The basics of different family therapy techniques were highlighted in the 2019 Family Therapy Conference. One of the topics that came to light is how children respond to loss and grief.
Siblings have a natural bond. From birth until they grow up, most siblings have a deep connection that no one else would match. While it’s easy to hope and think that children are resilient, they suffer as sincerely from the loss of a sibling as their parents do.
If they aren’t guided appropriately on how to cope with grief, children often carry the feeling into adulthood. Hence, it is crucial as a parent and a guardian to give attention and support to a grieving child.
Sibling And Family Dynamics
Losing a sibling changes everything for the children left behind, and often they grieve many different losses along with it. Even if the child weren’t part of the reason why the other sibling died, there is still the thought in their minds that they are the surviving sibling. Hence, the guilt, pain, and trauma that it brings to the sibling left behind.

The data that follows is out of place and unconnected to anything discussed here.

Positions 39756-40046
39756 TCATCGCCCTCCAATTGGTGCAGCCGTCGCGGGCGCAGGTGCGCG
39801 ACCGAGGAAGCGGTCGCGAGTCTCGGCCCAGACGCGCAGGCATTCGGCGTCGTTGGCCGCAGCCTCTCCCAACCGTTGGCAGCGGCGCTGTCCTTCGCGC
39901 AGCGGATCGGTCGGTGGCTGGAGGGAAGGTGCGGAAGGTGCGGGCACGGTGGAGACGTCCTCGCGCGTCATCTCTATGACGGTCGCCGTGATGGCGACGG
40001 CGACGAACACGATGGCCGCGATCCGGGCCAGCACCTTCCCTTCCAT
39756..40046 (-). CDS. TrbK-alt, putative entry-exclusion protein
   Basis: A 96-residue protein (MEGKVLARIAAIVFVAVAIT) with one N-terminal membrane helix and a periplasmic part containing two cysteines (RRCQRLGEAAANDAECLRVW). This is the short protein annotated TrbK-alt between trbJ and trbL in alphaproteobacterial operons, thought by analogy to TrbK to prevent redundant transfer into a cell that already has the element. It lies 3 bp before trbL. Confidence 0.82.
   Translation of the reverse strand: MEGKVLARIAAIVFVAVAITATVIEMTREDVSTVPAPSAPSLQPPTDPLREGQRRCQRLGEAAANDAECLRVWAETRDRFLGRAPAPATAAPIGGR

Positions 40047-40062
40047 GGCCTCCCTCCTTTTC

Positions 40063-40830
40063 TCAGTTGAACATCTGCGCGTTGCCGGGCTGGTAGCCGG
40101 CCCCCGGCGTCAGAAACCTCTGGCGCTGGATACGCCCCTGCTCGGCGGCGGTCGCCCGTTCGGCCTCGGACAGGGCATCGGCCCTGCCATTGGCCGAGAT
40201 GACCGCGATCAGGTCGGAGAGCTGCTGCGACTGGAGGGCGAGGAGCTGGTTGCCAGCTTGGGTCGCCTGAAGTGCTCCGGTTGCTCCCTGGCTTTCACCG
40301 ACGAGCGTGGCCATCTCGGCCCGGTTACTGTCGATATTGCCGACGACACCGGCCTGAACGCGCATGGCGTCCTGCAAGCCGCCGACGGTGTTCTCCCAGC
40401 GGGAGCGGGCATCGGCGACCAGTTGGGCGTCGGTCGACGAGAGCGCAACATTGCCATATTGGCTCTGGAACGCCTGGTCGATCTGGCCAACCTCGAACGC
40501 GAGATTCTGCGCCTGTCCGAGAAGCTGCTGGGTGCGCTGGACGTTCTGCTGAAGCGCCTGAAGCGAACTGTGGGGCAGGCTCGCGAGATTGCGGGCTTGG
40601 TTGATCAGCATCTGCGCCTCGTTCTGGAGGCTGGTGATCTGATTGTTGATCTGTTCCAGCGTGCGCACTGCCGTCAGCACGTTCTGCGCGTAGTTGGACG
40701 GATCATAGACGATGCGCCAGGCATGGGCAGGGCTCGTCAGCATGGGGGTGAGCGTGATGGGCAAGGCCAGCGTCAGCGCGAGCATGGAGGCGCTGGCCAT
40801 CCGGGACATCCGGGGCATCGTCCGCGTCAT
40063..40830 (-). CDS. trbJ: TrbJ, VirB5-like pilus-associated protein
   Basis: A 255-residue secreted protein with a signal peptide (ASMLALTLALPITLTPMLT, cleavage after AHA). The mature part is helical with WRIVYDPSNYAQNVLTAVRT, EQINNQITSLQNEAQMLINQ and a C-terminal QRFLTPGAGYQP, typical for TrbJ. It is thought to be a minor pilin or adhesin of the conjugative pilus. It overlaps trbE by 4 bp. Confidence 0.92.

If siblings are close, they lose not only a familial bond but also the loss of a friend. Similarly, if siblings weren’t on good terms and they lost the other, they lose the chance for resolution—they are left to solve their relationship on their own.
It also changes the whole family dynamic. Depending on who is the oldest, middle, or youngest child, siblings take on different roles. Having that role altered in an instance can change the way everything works for each family member. Overcoming this shift may be difficult for the surviving sibling when they are grieving.
Family Therapy As A Way To Manage Pain And Grief
Undergoing a therapy can help hold the whole family, especially children, as they grieve a child and sibling’s loss. Having a professional counselor or therapist, who is not a part of the family can help children process this challenging time.
During therapy sessions, a child can voice out their feelings without the added pressure as with talking with a family member. A loss of a sibling often creates an inevitable and non-negotiable growth, and having a therapist can help not only children but also grieving adults to unpack, feel, and grow after a sibling and child loss.